A larger pool and additional ice pads would add to the cost.

Asked how much of the operating costs the college would be responsible for, McVittie reiterated, in an email, that a detailed agreement with Conestoga has yet to be worked out, “but an underlying principle is that use of the facility that results in incremental costs to either party will be recovered in full.”

Third-party operators may be considered for parts or all of the facility, his report says.

The report also highlights the project cost would be covered 90 per cent through development charges and 10 per cent through debentures, which seems to contradict figures in the city’s long-range capital budget forecast that show $19 million of the $40 million in construction costs covered by development charges and $21 million covered by “other revenue.”

But McVittie explained covering 90 per cent of the project through development charges is the city’s “most conservative” position.

“We are hopeful that we will receive financial assistance from other levels of government and through fundraising, but these numbers are not known at this time.”

According to numbers in his report, based on “conservative estimates” for interest rate forecasts, the annual cost to service that level of debt would be approximately $441,000 per year for the next 15 years.



5 Responses to Petition against rec multiplex location garners hundreds of signatures

    Bibby July 5, 2015 at 9:27 pm

    No one seems to be including the cost of upkeep that will be in the millions per year. Our taxes will jump large for this deal with the devil. Once again the dark side slithers through the masses to drain our money.

  2. Bingo@bongo.boing'
    Bozo July 7, 2015 at 6:43 am

    Yes and when you take the development charges from Peter and give it to Paul, for 50 years, where do you get the money to feed Peter again ? Tax increases of course. A fixed tax increase of how much per year before the usual increase plus regional costs?

    The Craig Legacy will be set in stone in our wallets and our children’s as well.
    Go Go Doug Go ! I really mean that.

    Best part is that all the groups coming with their “want ” lists will get screwed over but believe by supporting Monteiro l they’ll get what they want. That’s the shell game.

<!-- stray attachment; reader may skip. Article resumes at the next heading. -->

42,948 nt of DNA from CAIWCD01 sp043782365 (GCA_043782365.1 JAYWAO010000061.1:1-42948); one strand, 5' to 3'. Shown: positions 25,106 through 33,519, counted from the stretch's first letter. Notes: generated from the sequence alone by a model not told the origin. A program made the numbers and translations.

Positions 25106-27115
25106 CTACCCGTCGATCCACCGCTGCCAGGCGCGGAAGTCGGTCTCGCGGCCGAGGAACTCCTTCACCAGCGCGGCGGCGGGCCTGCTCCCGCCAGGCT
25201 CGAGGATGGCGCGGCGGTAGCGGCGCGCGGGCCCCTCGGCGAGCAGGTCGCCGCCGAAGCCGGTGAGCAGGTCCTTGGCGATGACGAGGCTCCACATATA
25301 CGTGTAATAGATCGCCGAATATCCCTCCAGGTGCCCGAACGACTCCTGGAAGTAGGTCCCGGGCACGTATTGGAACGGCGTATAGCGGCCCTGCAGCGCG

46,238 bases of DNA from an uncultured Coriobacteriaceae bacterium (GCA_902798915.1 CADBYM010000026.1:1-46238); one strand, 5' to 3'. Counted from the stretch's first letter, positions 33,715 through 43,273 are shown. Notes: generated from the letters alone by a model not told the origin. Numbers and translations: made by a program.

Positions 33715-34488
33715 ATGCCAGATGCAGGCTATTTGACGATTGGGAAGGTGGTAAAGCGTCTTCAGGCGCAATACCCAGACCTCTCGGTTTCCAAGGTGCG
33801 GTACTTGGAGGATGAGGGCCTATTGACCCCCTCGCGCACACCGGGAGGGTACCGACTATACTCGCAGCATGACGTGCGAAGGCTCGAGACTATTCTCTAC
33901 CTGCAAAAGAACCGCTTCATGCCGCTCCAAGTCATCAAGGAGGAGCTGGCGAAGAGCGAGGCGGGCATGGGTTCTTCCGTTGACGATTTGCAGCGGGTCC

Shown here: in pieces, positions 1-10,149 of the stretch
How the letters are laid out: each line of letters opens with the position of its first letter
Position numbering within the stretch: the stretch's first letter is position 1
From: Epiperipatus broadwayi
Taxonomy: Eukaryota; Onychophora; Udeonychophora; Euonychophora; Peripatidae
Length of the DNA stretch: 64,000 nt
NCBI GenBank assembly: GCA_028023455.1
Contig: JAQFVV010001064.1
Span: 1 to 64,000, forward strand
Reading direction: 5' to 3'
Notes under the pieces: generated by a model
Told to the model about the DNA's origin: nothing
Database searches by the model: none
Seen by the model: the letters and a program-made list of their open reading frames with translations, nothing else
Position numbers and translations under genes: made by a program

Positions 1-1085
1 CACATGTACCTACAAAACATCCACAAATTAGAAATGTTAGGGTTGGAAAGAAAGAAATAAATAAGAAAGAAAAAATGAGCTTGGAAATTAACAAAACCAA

3. Debbie Duff Vitez July 7, 2015 at 9:58 am

    Craig is totally out of control.. He has taken a true gem i.e. Cambridge and destroyed it..
    With his overinflated ego and pure greed.. Karma is a bitch and she will call.. She always does..

    Gloria July 7, 2015 at 10:31 am

    People really need to start paying attention to what is happening at Council.

    Development charges are supposed to be used for the cities costs for supplying and maintaining new services. However, these development charges are being used for reports and studies and other uses and when the new services have to be installed, it is the tax payers who then have to fork out huge dollars for these projects to continue.

    The current type of growth which followed an “old” process no longer works for us and is creating higher tax rates and putting a strain on our current infrastructure. When these pipes burst from the extra burden, again, it is tax payers money that have to pay for repairs. Any flooding that is not covered by home insurance will not be covered by the City and fall on the backs of the poor homeowner.

    This is an endless uphill battle that puts the city more in debt and cause taxes to keep rising to points where residents are having difficulties making ends meet…living from pay cheque to pay cheque. This in turn hurts local businesses cause no one has any extra money to spend. It’s a vicious circle and it is time for the people to speak out and make some changes to how things are being run in our city.

    Let us all stand together on all causes and issues as each and every one is important in one way or another to all residents. We can no longer keep our heads buried in the sand, or rely on the few to be the voice for all.

    Other cities and countries have learned to speak out and be heard…so why not Cambridge?

    Danny Boy July 22, 2015 at 4:38 pm

    Ask Durocher…. Dex what he thinks of this!